Detectify is aiming to make security understandable and easy to work with. That is why we visualize your security status in several ways in the tool: You can track the progress over time and your Threat Score gives you an instant security level ranking. In the blog post, we will focus on how you should interpret and work with your Threat Score.
Where do you find your threat score?
Pick which Scan Profile you want to find out the score for. The threat score is visible in the top right (highlighted in the example below). As you can see, the score is dynamic and varies from scan to scan – it all depends on if you have fixed previous vulnerabilities, or if we’ve added new security issues to the scanner.
As seen in the example above, you can find the Threat score of each report at the top of the page
What is the score based on?
The vulnerabilities’ severity level (that we use to calculate the end result) is based on CVSS version 3.1 which focuses on ironing out the meaning of various attack vectors. Different factors and configurations may allow for the same vulnerability to have multiple, different base scores depending on the context. This is useful when a vulnerability on a particular system configuration or operating system may not pose a high severity, but it would on another.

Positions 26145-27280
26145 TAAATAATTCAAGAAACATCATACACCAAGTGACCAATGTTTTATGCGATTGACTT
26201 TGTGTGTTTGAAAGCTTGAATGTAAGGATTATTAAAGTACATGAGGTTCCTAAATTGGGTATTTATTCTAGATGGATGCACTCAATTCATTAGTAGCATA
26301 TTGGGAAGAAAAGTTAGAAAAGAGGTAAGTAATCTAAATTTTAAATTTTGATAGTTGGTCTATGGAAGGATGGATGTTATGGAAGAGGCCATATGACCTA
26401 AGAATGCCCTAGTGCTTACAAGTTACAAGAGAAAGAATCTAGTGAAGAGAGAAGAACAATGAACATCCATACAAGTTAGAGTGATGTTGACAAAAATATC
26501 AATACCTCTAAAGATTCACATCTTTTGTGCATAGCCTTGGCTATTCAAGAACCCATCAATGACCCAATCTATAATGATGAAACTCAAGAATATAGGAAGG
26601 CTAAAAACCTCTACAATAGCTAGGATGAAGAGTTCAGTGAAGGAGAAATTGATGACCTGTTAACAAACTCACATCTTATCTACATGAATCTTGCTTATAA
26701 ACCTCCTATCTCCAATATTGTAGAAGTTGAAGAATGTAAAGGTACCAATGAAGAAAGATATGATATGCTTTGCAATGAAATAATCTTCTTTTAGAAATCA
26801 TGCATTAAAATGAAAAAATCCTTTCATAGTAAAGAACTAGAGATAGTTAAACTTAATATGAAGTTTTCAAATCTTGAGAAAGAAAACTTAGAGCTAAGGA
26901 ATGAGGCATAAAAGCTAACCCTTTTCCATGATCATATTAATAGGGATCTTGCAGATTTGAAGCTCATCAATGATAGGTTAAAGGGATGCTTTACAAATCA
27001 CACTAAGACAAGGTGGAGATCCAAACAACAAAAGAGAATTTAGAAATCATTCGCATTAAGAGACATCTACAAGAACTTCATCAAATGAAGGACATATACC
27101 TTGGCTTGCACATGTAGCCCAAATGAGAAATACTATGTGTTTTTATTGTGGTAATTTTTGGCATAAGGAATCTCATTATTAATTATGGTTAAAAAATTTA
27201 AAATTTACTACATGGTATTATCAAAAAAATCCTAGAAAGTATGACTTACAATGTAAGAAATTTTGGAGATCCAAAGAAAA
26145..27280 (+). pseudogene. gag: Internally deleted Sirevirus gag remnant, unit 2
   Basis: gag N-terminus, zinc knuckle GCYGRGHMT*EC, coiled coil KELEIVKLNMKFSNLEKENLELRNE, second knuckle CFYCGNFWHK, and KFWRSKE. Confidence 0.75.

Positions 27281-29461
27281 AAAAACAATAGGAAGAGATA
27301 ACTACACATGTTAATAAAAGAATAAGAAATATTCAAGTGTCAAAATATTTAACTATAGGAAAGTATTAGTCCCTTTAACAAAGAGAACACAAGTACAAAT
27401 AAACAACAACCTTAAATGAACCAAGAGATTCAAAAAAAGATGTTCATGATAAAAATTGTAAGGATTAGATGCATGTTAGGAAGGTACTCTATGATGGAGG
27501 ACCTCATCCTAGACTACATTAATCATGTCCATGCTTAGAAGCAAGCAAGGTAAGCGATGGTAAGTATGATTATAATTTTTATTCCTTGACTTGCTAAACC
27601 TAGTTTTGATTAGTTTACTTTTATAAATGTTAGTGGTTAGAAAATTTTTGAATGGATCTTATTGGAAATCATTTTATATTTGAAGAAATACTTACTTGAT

The new CVSS version also accounts for concepts such as vulnerability chaining. This is when an attacker follows steps to carry out a series of attacks after performing some basic reconnaissance.
Key differences between v2 and v3
The most prominent change that CVSS v3.1 brings is that it measures severity, not risk. It also adds the critical severity level. This level applies to vulnerabilities scored 9-10. In the words of The CVSS v3.1 User Guide: “The CVSS Specification Document has been updated to emphasize and clarify the fact that CVSS is designed to measure the severity of a vulnerability and should not be used alone to assess risk.”
The new version aims to address and correct a common mistake where the CVSS Base Score was seen as the only factor for assessing risk, rather than a comprehensive risk assessment system. The main changes in v3.1 clarify the definitions of base metrics such as Attack Vector, Scope, Privileges Required, Security Requirements and more definitions.
In order to ensure a consistent scoring standard across all industries, changes to the CVSS v3.1 include clarification of the definitions and explanation of existing base metrics, an expanded and refined version of the CVSS Glossary of Terms as well as the CVSS Extensions Framework. This is a new standard method of extending CVSS that allows a scoring provider to include additional metrics and metric groups while retaining the official Base, Temporal, and Environmental Metrics.
For instance, previously a vulnerability with a low base score would normally have been ignored under the impression it poses a low risk. But CVSS 3.1 takes into account specific circumstances such as the network architecture and overall configuration. Consequently, a vulnerability that previously scored ‘low’ may be highly exploitable when it comes to the network design of your company.
Advantages of using CVSS v3.1